Editor’s note: This is the second of a two-part series that uses current trends in the Chinese political economy to forecast the outcomes and implications for China under the fifth generation of Communist Party leadership. Part I examined a best-case scenario. Part II examines a worst-case scenario.
SHANGHAI -- China’s fifth-generation leadership cadre will assume office later this year at a critical and perilous juncture in the country’s socio-economic development. They do so against a backdrop of weak global economic growth and growing geopolitical uncertainty in North Korea, Iran and multiple Central Asian states. Moreover, the U.S. is on a roll in Asia, garnering influence throughout the region, most notably in Hanoi, Yangon, Jakarta and Ulan Bator. ...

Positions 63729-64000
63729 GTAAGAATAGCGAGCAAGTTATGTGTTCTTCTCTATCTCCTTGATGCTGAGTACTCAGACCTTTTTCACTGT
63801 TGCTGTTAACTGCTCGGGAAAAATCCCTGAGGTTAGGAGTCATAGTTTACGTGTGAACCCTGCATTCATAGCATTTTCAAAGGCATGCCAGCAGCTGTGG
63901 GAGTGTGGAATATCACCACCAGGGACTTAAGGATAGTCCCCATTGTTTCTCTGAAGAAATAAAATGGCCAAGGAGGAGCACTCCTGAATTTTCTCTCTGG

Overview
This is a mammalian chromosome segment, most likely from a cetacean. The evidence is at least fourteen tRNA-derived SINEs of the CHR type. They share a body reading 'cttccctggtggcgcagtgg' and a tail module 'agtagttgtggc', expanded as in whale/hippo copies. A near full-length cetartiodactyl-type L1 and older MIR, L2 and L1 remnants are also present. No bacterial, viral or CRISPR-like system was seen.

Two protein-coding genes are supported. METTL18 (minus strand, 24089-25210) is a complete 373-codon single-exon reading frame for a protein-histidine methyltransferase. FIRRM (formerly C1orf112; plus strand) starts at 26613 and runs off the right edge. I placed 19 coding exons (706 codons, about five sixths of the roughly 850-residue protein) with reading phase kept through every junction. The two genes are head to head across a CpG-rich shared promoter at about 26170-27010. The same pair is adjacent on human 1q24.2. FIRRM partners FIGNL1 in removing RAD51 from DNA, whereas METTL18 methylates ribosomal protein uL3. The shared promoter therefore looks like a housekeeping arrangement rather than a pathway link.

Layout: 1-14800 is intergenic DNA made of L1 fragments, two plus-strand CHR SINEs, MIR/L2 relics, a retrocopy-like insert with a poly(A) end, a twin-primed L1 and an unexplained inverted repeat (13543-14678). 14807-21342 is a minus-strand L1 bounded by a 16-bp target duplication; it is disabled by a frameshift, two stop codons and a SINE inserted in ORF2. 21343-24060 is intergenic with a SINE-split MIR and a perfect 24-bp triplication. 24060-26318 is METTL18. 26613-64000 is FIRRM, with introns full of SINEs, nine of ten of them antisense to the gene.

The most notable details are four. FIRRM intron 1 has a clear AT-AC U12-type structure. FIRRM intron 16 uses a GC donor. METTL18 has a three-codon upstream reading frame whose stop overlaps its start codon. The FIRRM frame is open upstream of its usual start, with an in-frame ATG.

To read the rest, sign up to try World Politics Review
- TWO WEEKS FREE.
- Cancel any time.
- After two weeks, just $9 monthly or $59/year.
Request a free trial for your office or school. Everyone at a given site can get access through our institutional subscriptions.
- The Realist Prism: China the Likely Winner if U.S. Intervenes in Syria
- China-India Border Incident Highlights Uncertainties in Bilateral Relations
- With New Defense White Paper, Australia Rebalances
- Global Insights: On First U.S. Visit, South Korea’s Park Has Vital Agenda
- With Japan Fishing Deal, Taiwan Scores a Win in East China Sea Disputes